Last night, Aramis Ramirez left the game in the sixth inning with a quad strain, and acknowledged to reporters that he might not return to the Chicago Cubs next season. This, of course, has been a possibility for months, and Ramirez just said a week ago that he might walk if he doesn’t get a multiyear extension. But, for some reason, this time, it sent the media into a tizzy.
“Probably. There’s a good chance,” Ramirez said when asked if he might have just played his last game with the Cubs. “I’m a free agent and right now, I don’t know what’s going to happen. It looks like I’m going to hit the market.”
Does everyone really need me to point out how carefully crafted that statement is? How obviously it is designed to remind the Cubs that Ramirez holds leverage in any extension talks?
The story here isn’t that Ramirez may be done as a Chicago Cub. That was the story weeks or months ago. The story here is how Ramirez continues to make his contract situation – be it an extension, his option, or his right to decline a trade – the story. He and his agent are getting very good at it.
“It looks like I’m going to hit the market.”
I can’t get over that statement. It’s like his agent, Paul Kinzer, had Ramirez on his knee with his hand up Ramirez’s back. Kinzer was even drinking water while Ramirez spoke!
This statement is from a guy who has said repeatedly that he wants to stay in Chicago – even as recently as this weekend – and for whom the Cubs hold a $16 million option for 2012. But Ramirez can void that option (and forfeit his $2 million buyout along the way). So he’s telling the Cubs: don’t bother picking up my extremely lucrative 2012 option if you’re not going to extend me for multiple years. Ramirez wants to stay in Chicago … but only if he gets a multiyear deal.
And that’s how you know his latest statements are just more gamesmanship. If Ramirez genuinely wanted to stay in Chicago, he’d be saying things like, “I hope the Cubs pick up my option, and then we can work out a deal from there.” But he’s not. Instead, he’s saying things about being a “free agent” and “going to hit the market.” And this:
“We don’t have a GM, so I don’t know who you talk to … I think we’re ready to move on.”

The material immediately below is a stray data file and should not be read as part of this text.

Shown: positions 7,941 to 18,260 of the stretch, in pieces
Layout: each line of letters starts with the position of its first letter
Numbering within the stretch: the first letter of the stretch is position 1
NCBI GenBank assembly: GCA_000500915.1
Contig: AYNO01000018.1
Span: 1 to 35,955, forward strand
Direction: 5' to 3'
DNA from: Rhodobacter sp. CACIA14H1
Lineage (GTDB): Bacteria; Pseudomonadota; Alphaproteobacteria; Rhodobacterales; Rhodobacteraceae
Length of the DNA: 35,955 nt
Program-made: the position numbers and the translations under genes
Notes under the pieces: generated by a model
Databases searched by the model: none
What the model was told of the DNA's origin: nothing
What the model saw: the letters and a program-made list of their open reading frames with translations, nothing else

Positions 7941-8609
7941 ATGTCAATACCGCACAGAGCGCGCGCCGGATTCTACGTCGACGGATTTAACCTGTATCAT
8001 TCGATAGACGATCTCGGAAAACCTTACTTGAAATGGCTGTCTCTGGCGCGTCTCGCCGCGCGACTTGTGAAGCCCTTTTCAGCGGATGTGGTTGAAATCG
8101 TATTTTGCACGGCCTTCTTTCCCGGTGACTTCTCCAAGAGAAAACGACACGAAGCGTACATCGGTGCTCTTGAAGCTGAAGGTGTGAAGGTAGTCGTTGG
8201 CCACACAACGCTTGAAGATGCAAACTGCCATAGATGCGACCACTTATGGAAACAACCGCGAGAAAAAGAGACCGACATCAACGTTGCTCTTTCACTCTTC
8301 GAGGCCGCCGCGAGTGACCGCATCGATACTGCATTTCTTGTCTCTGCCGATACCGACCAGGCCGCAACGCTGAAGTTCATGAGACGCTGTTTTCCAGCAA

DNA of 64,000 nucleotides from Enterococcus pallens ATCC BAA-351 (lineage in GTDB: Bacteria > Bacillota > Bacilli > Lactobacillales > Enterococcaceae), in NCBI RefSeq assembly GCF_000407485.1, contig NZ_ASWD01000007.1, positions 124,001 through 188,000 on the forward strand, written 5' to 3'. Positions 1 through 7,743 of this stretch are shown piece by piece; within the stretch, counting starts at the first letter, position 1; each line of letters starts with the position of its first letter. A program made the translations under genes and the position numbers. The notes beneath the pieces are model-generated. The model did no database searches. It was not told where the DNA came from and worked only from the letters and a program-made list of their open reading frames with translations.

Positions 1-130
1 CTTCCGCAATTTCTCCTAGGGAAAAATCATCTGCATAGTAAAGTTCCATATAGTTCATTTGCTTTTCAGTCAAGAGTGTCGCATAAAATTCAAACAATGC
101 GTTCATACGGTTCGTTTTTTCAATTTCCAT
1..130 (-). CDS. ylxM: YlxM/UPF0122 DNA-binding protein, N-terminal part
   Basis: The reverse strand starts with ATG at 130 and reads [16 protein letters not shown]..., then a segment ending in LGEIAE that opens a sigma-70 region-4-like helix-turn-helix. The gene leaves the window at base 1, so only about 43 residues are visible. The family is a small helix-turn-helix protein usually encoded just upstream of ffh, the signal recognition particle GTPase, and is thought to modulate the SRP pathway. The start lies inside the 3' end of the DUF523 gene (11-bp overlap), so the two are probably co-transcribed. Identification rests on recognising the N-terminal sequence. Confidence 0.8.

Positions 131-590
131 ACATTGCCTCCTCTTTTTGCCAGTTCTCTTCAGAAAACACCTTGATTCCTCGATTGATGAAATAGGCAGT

Really, Aramis? Just because there’s no full-time GM in place (there’s an interim GM, by the way; his name is Randy Bush – you’re welcome), you don’t know to whom you can speak about your contract situation? You do know that the Cubs have to make a decision about your option within five days of the end of the World Series, and that there may not be a GM in place then, either, right? You do know that some guy named Ricketts signs the checks, right?
Of course Ramirez knows to whom to speak. He and his agent say they haven’t heard from Tom Ricketts, though. So his first move – as it has been for months – is to run to the media and talk about how he’s “going to hit the market”? Somehow I suspect that, if Ramirez wanted a brief audience with Ricketts, he could get it.
Something stinks. I can’t put my finger on it, but something about the way this has played out has me feeling less than enthusiastic about retaining Ramirez’s services, even if it might be the best thing in the near term for the Cubs.
UPDATE: Just a minor update, but, according to multiple reports, Ramirez’s agent will meet with interim GM Randy Bush today. Suddenly Ramirez and his agent know with whom to meet. My guess is the Cubs weren’t thrilled about Ramirez going to the media for all of the reasons discussed above.
In the interest of fairness, I’ll concede that it is entirely possible that Ramirez has desperately been trying to communicate with whoever is in charge, and has tried all available methods of privately discussing an extension with the Cubs. And, in his frustration at being stonewalled, he’s turned to the media. There is nothing inherently wrong about “negotiating through the media,” if it is the only way to get things done.
But Ramirez has two problems in that regard: (1) as I mentioned, he has admitted that he hasn’t even spoken to Tom Ricketts; and (2) negotiating through the media generally works only where you have the fan support to put pressure on the team to help you get your way. As to number two, while it is hardly a scientific survey, when I wrote last week that Ramirez was threatening to walk if he didn’t get a multiyear extension, there was one overwhelming response from readers: “goodbye.”
Ramirez has been a great Cub for a long time, but I don’t know that he’ll find the kind of fan support that would be necessary to pressure the Cubs’ brass into giving him that multiyear deal. Instead, Ramirez will just continue to look bitter and greedy, even though I’m not sure either is true.
One final positive word about Ramirez: if he becomes a free agent, he’ll be the best third baseman on the market by far. He’s getting up in years, and this may well be his last chance to secure a multiyear deal. He has a right to try and get as much money as he can from whatever team will give it.
I just think that the team isn’t going to be the Cubs; or, if it is, he’s going about getting that money the wrong way.